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Expansion of the Pacific Remote Islands Marine National Monument:

Honoring Cultural and Biological Legacies

The Pacific Remote Islands (PRI) contain some of the last wild and healthy ocean ecosystems in the world where sharks, rays, cetaceans, turtles, and seabirds thrive. Home to resilient coral reefs, threatened and endangered wildlife, and deep-sea species not found anywhere else on Earth, now is the time to protect this special place before it’s too late.

Photos: Palmyra-Atoll: Erik Oberg Island Conservation, Masked Booby Baker Island: USFWS Dana Schot

Proposed Expansion

The Pacific Remote Islands Marine National Monument was originally established in 2009 by President George W. Bush, and was expanded in 2014 by President Barack Obama under the Antiquities Act. Our coalition is requesting that President Joseph Biden expand the monument boundaries around Howland and Baker Islands, Palmyra Atoll, and Kingman Reef to 200 nautical miles, from the current 50 nautical miles of protection, making PRIMNM the largest highly protected marine protected area in the world.

Protecting Ecological Diversity and Resilience

PRI contains some of the last wild and healthy ocean ecosystems in the world where whales, dolphins, turtles, and seabirds thrive. Protecting areas like PRI that are able to withstand the effects of climate change due to location and natural features may be our best chance to preserve intact ecosystems and the species that live there.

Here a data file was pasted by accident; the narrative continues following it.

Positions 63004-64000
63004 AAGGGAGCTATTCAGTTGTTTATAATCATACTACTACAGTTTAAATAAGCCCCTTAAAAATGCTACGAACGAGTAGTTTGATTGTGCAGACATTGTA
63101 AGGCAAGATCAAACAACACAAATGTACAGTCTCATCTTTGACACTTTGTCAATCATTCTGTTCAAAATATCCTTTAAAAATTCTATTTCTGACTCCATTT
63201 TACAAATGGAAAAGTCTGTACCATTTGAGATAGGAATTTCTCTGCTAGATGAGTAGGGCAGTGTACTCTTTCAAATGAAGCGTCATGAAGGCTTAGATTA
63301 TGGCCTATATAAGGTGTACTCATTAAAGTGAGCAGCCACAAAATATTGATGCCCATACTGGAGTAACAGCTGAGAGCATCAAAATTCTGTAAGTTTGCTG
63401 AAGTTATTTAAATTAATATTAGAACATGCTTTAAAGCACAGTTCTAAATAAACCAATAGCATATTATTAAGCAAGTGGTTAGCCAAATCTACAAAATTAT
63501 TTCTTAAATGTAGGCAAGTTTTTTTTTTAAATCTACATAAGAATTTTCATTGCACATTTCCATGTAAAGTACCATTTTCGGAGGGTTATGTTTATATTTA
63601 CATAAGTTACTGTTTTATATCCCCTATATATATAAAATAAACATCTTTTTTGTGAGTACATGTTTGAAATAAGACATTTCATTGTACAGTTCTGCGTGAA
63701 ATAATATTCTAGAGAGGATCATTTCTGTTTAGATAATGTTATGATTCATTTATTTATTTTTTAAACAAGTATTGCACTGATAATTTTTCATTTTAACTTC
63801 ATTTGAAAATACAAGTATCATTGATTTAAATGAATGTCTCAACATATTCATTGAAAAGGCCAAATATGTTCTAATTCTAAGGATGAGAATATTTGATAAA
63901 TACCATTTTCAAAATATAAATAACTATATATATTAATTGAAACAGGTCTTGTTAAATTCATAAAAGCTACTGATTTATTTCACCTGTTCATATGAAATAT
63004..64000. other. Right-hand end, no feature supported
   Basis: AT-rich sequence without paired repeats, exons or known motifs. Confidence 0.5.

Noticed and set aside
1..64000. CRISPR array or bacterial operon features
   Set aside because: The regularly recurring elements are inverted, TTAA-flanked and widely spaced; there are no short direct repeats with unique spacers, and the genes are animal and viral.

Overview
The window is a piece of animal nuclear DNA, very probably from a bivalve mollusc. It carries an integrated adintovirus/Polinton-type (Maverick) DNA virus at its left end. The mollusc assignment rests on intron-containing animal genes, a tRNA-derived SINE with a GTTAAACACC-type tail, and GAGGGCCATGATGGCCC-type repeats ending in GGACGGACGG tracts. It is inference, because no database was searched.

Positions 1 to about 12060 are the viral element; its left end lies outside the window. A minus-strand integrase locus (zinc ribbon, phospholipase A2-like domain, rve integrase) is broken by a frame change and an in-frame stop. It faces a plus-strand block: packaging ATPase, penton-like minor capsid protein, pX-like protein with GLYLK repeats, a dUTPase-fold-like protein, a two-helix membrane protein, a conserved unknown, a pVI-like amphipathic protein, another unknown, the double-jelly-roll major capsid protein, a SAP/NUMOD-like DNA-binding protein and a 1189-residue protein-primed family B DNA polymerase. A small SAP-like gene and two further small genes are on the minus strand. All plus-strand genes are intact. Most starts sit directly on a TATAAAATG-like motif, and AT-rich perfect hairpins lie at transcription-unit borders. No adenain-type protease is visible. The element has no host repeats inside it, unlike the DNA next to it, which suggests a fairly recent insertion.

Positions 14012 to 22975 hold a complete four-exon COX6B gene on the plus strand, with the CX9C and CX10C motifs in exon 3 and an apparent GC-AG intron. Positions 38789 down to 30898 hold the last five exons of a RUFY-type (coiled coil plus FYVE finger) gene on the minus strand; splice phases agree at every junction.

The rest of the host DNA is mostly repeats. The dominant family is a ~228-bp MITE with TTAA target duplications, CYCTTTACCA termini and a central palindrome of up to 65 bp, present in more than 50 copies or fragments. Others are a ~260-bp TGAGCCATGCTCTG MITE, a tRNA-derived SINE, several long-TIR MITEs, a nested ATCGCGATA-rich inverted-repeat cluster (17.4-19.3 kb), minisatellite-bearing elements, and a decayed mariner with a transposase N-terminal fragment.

Coral Reef At Barren Island Photo Credit Andrew S. Wright_USFWS
Coral reef at Barren Island
Photo credit Andrew S. Wright_USFWS

Preserving and Perpetuating Pacific History and Culture

The Pacific Remote Islands (PRI) hold a rich history stretching from ancient Polynesian voyaging, to whalers and traders in the 19th and early 20th centuries, to the colonization and research efforts of Hui Panalāʻau, to the Pacific theater of WWII, to the living cultural practices that persist in the present day.

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Economic and Ecological Balance

Marine Protected Areas (MPAs) can provide critical benefits to ecosystems, biodiversity, communities, fisheries and economies. Recent evidence shows monument designations for Papahanaumokuakea Marine National Monument and the Pacific Remote Islands Marine National Monument have not harmed, but likely benefited U.S. fisheries.

Learn About Economic & Ecological Balance

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